A defence worker from Essex who spied for the Russians was told he had betrayed his country as he was jailed for 10 years.
Ian Parr, an aircraft engineer, worked for BAE Systems Avionics in Basildon.
The Recorder of London Judge Michael Hyam told Parr that the sentence had to
reflect "public abhorrence" to acts which betrayed the safety and interests of
jailed for eight years under the Official Secrets Act after the jury heard some of the material he stole could have compromised the safety of British troops in Iraq.
He was given a further two years to run consecutively for stealing details of
seven sensitive defence projects.
In sentencing him, Judge Hyam said: "You knew perfectly well the nature of what you were doing.
I cannot accept that you were so naive that you did not know what you were
doing was a risk to the nation's security
"I cannot accept that you were so naive that you did not know what you were
doing was a risk to the nation's security."
Parr, 45, of Tylney Avenue, Rochford, was arrested last year in a Southend pub after a joint operation by MI5 and the police.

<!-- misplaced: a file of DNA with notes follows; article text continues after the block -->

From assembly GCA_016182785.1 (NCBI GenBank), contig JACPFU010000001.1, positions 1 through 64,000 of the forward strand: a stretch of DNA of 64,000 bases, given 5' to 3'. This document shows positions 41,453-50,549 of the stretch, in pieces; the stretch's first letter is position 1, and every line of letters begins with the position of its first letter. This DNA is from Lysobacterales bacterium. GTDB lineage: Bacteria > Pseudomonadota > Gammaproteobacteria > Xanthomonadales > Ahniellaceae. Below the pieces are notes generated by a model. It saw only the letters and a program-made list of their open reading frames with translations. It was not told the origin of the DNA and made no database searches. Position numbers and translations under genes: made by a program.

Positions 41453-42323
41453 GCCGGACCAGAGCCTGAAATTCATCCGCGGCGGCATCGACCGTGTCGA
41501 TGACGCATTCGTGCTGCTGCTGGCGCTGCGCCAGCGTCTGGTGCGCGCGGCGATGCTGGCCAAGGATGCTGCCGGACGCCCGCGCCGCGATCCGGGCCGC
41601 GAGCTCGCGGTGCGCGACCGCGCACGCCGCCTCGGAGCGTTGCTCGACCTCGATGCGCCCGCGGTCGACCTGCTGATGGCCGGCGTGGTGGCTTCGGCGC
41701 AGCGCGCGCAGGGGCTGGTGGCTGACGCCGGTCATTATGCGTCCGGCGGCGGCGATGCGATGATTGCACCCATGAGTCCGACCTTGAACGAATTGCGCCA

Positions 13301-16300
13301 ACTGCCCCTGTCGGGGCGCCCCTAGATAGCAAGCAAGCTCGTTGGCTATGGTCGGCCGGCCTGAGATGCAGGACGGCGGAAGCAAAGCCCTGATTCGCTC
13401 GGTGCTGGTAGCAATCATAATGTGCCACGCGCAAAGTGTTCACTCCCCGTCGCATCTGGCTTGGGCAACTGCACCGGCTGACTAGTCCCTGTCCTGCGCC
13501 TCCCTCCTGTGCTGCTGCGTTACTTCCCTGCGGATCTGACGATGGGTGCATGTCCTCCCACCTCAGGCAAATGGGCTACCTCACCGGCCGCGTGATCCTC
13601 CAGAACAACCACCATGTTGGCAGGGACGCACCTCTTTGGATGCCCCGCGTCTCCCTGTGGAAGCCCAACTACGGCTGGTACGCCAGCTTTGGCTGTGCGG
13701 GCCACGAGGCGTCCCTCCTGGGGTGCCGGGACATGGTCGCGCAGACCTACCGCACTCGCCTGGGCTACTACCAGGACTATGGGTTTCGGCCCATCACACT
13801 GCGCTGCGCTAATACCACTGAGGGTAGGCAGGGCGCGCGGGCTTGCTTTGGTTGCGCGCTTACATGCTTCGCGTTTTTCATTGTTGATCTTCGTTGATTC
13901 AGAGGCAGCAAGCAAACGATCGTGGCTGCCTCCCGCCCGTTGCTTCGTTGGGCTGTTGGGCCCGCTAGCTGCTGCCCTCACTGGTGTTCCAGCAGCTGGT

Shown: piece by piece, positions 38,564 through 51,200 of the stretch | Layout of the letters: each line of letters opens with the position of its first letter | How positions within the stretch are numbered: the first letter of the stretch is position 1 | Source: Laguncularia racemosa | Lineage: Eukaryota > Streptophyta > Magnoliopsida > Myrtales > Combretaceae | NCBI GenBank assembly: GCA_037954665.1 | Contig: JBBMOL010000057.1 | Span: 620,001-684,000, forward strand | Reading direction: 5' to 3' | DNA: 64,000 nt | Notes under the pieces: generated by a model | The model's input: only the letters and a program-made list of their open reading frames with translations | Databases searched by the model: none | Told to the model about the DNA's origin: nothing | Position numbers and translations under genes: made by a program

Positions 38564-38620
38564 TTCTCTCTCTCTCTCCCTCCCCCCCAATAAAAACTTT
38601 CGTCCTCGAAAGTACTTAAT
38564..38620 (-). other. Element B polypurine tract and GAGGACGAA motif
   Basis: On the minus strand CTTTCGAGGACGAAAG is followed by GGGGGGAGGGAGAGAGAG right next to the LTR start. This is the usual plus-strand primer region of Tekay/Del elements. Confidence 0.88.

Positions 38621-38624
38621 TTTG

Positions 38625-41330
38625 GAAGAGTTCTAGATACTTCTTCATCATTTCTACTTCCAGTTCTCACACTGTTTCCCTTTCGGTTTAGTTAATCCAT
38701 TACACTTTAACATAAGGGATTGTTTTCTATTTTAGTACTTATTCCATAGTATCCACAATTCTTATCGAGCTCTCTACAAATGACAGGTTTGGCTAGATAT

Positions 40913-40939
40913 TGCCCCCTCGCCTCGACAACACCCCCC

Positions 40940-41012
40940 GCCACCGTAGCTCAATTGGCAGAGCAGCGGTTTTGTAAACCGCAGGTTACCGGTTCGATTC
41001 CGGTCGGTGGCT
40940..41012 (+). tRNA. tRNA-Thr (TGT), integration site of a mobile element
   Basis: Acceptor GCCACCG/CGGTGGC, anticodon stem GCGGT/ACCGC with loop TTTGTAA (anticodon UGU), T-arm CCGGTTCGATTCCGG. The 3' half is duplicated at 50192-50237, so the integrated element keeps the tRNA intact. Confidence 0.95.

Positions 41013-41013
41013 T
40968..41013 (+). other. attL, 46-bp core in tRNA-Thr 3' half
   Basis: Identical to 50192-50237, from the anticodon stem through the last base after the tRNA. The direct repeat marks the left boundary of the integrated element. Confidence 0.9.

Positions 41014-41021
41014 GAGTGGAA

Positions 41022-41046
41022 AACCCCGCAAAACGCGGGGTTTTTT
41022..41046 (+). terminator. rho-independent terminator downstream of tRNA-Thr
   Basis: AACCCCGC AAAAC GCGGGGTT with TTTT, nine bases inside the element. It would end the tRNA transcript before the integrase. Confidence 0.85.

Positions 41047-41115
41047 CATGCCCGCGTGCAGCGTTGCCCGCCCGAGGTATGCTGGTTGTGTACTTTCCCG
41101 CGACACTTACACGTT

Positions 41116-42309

The court was told that family man Parr, of Rochford, Essex, acted after being
warned he could be made redundant.
He pleaded guilty at the Old Bailey in November to two charges under the Official Secrets Act, and seven under the Theft Act.
He obtained secret information from British Aerospace Ltd and passed it on, contrary to the Official Secrets Act.
The charges related to the Storm Shadow project to develop stealth cruise missiles.
The theft charges concern the taking of information relating to Storm Shadow
and six other sensitive projects.
The former soldier and father-of-two was trapped after handing over documents in a plastic bag to a man in a pub whom he thought was a Russian agent, but was in fact a British spy.
Parr had arranged to sell the material for a total of £130,000.